It's only natural to look to the future with hope for a better tomorrow. Happily, the seeds of that tomorrow can be seen in the minds of 2013's most brilliant kids. Here are three wunderkinds who promise to be on the cutting edge of innovation for a long time.
Teenagers are notorious for constantly being on their cell phones, so it should come as no surprise that 18-year-old Eesha Khare was often frustrated by how quickly her cell-phone battery died. What is surprising is that she actually did something about it. Eesha developed a super-capacitor that won her the $50,000 Intel Foundation Young Scientist Award at the 2013 Intel International Science and Engineering Fair, beating out more than 1,600 finalists from more than 70 countries.
What made the Saratoga, Calif., resident's invention so amazing? With further development, Eesha's super-capacitor might not only charge a cell phone in just 20 to 30 seconds, but also last ten times as long once charged. The possible applications for Eesha's invention go beyond cell phones, too. Laptop computers and even electric cars could benefit from this amazing advancement in energy storage.
Accepted to attend Harvard University in the fall, Eesha envisions a future where she continues to make scientific advancements, which is good news for all of us.
While the average kid his age wants nothing more than to be recognized as a licensed driver, 16-year-old Jack Andraka has already been recognized as an inventor, scientist, and cancer researcher. The basis for Jack's greatest accomplishment to date -- the development of a quick, inexpensive way to detect pancreatic, ovarian, and lung cancer -- occurred to him while sitting in his freshman biology class. Inspired by the loss of an uncle to pancreatic cancer, Jack contacted 200 college professors with the hope of receiving laboratory help. Every one of them rejected his proposal, except for Dr. Anirban Maitra of Johns Hopkins School of Medicine, who calls Jack "the Edison for our times." While working in Dr. Maitra's lab, Jack completed work on this amazing test, which has the potential to save millions of lives worldwide.
Today Jack speaks across the country, has met Presidents Clinton and Obama, and is talking to companies about making an over-the-counter version of his cancer test available. He's also still busy in the lab, this time working to develop a way to detect diseases without a blood sample.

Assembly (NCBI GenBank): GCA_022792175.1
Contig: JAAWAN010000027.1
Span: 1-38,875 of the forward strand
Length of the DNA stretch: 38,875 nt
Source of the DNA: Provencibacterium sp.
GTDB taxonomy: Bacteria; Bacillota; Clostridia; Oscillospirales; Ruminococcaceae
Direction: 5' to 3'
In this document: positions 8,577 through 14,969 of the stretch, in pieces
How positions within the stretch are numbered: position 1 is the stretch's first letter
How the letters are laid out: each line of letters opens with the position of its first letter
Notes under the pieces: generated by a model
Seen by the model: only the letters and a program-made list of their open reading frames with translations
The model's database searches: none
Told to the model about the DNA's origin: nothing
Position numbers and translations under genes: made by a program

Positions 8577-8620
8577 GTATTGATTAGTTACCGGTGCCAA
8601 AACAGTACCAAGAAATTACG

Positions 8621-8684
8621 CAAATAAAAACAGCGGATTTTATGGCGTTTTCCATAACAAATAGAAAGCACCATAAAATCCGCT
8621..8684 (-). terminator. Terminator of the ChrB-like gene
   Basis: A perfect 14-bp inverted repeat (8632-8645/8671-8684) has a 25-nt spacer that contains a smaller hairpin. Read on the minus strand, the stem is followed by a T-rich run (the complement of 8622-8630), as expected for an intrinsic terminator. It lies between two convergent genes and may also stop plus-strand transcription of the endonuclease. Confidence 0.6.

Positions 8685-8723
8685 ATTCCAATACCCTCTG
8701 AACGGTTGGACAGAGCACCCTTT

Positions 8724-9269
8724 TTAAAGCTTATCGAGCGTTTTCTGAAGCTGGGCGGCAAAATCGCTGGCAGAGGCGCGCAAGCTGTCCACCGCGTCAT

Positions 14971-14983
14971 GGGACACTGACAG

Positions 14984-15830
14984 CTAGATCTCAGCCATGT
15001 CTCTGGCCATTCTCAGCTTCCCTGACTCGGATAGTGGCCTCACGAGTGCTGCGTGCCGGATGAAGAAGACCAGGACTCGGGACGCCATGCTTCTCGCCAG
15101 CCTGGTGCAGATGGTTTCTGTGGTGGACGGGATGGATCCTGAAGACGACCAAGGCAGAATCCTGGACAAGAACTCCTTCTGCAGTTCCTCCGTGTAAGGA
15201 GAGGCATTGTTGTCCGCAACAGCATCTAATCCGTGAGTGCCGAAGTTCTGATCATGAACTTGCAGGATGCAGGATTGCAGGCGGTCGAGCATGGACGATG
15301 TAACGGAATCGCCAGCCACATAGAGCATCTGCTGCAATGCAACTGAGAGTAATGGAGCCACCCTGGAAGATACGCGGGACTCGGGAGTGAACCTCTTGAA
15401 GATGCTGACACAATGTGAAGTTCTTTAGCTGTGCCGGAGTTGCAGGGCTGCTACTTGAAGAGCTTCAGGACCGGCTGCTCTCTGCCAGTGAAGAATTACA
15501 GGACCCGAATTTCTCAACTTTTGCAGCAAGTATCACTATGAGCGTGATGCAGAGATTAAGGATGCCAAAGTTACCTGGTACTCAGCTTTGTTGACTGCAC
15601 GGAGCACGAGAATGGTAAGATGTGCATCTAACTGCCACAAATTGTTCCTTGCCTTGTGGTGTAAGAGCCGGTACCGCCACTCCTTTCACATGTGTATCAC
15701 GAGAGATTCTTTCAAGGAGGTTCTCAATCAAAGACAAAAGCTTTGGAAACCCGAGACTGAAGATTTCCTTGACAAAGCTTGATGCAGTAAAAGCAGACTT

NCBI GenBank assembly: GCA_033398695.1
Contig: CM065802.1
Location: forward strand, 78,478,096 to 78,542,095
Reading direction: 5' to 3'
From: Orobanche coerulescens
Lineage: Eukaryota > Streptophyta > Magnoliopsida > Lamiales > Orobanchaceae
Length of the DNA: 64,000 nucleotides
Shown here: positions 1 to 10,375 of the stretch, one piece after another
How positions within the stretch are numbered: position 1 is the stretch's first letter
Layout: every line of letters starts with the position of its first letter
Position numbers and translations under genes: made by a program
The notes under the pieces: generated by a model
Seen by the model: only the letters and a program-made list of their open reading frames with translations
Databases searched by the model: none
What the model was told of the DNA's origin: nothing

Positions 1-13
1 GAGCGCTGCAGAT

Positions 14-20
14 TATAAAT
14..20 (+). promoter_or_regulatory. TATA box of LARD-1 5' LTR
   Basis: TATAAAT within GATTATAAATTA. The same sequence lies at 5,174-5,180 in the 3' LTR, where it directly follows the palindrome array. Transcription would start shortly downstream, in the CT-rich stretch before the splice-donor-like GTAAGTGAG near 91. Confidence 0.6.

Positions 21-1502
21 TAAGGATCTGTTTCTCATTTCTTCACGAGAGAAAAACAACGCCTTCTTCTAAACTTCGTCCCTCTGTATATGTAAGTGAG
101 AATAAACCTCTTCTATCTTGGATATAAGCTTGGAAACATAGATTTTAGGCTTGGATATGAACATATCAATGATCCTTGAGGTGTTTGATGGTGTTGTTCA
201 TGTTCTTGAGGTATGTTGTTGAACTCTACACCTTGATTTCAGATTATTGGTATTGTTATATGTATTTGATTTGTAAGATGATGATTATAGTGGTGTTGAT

Say something is homemade and most people imagine cookies, crafts, or clothes. What they don't imagine -- what, in fact, seems almost inconceivable -- is a homemade one-man submarine. But that's exactly what 18-year-old inventor Justin Beckerman made at his New Jersey home earlier this year. Justin, who first started building things at age 2, has won numerous awards for his many ingenious inventions (including a remote-control cleaning vehicle he made when he was 12), but it's his submarine that's garnered him the most attention. Fully functional, Justin's one-man submarine can go as far as 30 feet underwater.
Incredibly, Justin largely pieced together the 9-foot-long submarine in his parent's basement using recycled electronics and cast-off parts. In total, Justin spent just $2,000 making the submarine, or about one-fiftieth of what it would cost to buy one.
Justin's incredible achievement demonstrates not just an uncanny mastery of engineering for someone his age, but also the vision to conceive of -- and realize -- something that's never existed before. It will be exciting to see what Justin comes up with once his ambitions are freed from the limitations of his parents' basement.
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The Chevrolet Volt has been recognized for its vision as well, with a number-one spot on the Sierra Club's list of plug-in hybrids and "Leader in Strategic Vision's 2013 Total Quality Award for Best Mid-Size Car."
Read more from Chevy Culture here.
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